The Danish Financial Supervisory Authority (FSA, Finanstilsynet) has developed its own stress test for pension providers, saying it takes certain national conditions into account – unlike the European Supervisory Authority for Insurance and Occupational Pension Schemes (EIOPA) version.

The Copenhagen-based financial watchdog announced yesterday that the new stress tests to assess how insurance and pension companies would fare in a severe economic slump were part of its “strategy 2025” to ensure robustness.

“EIOPA’s stress test ensures a high market coverage on the European market, but a low market coverage on the Danish market,” the FSA said.

In recent years, it said, two Danish life insurance companies had participated in EIOPA’s stress test.

“In addition, EIOPA’s stress test does not take national conditions into account, such as the prevalence of market rate products in the Danish pension market,” the authority said, adding that this was the reason it was now carrying out its own stress test.

The EIOPA stress tests are routinely carried out on the largest European insurance companies every two years.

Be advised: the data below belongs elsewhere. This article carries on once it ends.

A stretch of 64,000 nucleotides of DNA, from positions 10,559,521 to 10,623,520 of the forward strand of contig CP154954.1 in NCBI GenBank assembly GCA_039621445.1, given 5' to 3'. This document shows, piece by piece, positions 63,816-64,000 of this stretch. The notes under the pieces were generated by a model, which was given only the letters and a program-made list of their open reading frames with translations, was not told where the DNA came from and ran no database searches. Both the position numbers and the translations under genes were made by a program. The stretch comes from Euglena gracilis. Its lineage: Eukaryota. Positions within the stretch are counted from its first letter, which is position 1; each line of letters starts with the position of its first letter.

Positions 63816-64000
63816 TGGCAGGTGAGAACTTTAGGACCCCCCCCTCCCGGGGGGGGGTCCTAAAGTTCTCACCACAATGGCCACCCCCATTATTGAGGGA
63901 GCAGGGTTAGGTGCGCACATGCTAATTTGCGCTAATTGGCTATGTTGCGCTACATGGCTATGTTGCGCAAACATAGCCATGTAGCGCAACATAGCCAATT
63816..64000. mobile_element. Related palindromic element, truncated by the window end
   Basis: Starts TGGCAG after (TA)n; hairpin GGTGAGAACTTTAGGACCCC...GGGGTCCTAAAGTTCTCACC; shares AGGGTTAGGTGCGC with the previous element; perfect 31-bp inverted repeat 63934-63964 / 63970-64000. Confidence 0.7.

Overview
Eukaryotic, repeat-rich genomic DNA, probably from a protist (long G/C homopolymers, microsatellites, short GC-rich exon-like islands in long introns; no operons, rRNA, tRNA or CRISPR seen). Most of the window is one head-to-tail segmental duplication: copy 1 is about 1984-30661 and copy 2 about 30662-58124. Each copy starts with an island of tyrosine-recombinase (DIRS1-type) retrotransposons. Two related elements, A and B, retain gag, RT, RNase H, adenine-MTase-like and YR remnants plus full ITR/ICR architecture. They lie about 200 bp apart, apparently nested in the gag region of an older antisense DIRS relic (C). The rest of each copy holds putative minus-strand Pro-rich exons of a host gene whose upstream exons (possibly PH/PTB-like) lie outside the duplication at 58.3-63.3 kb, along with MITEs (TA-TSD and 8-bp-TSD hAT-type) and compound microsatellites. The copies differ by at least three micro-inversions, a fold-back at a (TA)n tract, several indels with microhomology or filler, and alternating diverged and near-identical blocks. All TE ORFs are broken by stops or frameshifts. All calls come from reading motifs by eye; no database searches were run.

The new Danish stress test has two tracks – one testing the stress of the companies’ solvency position and the other relating to the stress of customers’ pension deposits and benefits, according to the FSA.

The stress test scenario is a severe economic downturn, where inflation and geopolitical tensions lead to global interest rate increases and price corrections on the financial markets, it said.

The FSA said its new stress test supplemented the existing quarterly sensitivity analyses that Danish insurance and pension companies have to do, rather than replacing them.

While the sensitivity analyses are independent of the current risk picture, the scenario in a stress test can vary from time to time depending on the risk picture, the agency said.

“We will carry out the first version of the stress test over the summer of 2023,” the FSA said, adding that the test would initially be limited to eight selected companies – all of which had already had the test in informal consultation in autumn 2022, it said.

The FSA said it would evaluate the exercise once the first stress test had been completed, and that no decision had yet been made on frequency and format, apart from for this first edition of the stress test.

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